Mother Nature has the upper hand in the agriculture business, and peach farmers have fingers crossed that a sudden freeze doesn’t destroy their early blooming trees.
Recent spring-like temperatures in the 60s and 70s caused some pink flowers to start opening up on the early variety peach trees. Now, cold temperatures can damage the fruit-producing flower and have drastic consequences for the crop, said Sonny Yonce of J.W. Yonce and Sons.
“This is a nervous time for the fruit industry all the way to the first of April,” said Yonce who spotted some blooms on his trees near Johnston, S.C., last week.
In 2007, a late freeze wiped out more than 80 percent of the peach crop as the temperature dropped to 26 degrees in Columbia, S.C., and 28 degrees in Macon. It was more than 20 degrees below the average low for that time of year.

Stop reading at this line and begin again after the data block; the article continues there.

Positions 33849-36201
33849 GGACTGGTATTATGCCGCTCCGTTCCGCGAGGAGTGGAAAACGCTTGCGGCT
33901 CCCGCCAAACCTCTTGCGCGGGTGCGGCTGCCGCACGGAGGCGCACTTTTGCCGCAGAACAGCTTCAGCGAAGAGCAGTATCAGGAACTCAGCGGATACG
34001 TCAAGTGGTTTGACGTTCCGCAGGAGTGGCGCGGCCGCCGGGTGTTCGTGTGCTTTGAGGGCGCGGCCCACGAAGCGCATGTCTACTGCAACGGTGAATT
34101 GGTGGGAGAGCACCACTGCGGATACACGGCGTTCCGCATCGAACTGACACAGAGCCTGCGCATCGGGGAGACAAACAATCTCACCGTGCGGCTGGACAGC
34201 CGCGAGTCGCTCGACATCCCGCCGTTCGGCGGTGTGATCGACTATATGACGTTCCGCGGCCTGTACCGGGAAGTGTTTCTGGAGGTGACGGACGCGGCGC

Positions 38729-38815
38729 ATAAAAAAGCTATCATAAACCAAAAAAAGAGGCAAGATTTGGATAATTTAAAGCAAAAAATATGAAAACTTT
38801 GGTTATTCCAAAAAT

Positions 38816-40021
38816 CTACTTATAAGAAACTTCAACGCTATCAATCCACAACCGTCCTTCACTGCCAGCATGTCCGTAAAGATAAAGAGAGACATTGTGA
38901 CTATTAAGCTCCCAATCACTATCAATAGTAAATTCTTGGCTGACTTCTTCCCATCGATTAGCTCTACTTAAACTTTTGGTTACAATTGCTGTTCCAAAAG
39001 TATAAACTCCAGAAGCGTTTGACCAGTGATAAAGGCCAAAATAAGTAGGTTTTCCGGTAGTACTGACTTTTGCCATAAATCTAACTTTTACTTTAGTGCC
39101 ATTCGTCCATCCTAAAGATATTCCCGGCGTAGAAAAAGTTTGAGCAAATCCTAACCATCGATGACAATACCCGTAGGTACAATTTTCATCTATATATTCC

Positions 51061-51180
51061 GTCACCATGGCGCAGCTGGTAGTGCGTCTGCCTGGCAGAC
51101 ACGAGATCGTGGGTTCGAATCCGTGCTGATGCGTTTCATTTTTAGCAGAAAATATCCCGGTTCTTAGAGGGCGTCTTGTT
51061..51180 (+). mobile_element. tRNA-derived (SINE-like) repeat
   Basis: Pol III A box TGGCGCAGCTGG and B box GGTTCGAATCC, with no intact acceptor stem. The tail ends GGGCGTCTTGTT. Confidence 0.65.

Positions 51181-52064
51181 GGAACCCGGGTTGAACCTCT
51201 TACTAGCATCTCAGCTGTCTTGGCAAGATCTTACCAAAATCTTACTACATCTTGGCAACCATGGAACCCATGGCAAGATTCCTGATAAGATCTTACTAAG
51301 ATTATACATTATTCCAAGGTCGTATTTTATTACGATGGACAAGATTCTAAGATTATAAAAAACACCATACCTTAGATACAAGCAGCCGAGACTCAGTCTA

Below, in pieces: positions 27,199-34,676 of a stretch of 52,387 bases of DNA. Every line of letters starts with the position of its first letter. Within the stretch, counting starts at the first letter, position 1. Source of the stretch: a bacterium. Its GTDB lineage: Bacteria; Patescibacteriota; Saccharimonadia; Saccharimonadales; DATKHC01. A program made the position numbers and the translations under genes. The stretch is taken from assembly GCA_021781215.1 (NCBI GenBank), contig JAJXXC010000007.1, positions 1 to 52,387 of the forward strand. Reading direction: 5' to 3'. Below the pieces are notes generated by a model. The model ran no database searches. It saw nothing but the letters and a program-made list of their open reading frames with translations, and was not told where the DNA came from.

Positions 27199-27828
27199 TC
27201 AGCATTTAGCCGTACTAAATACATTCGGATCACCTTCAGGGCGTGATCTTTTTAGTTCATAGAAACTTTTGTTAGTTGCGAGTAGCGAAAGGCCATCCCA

But if the warm weather continues without a freeze, the Southeast will have an early market ahead of California and other peach-producing states, said Dr. Desmond Layne, a horticulturist at Clemson University.
Many farmers have stopped worrying that the winter wouldn’t produce sufficient “chill hours” for the peaches. The peach groves near Fort Valley need between 850 and 900 hours below 45 degrees, depending on variety, said Duke Lane of Lane Packing Co. in Fort Valley.
Accumulating about 150 hours shouldn’t be much problem with a few more weeks of winter, Lane said.
This winter hasn’t been the warmest on record in the major peach growing regions of the states, but the nights have been unusually mild. Columbia has had just 14 nights at freezing or below since the start of November, and just four of those nights have seen hard freezes, where the low dips below 30 degrees. It has been a little colder in Macon, which has seen 25 nights at freezing or below, with the majority of them in the 20s.
Associated Press reports contributed to this story.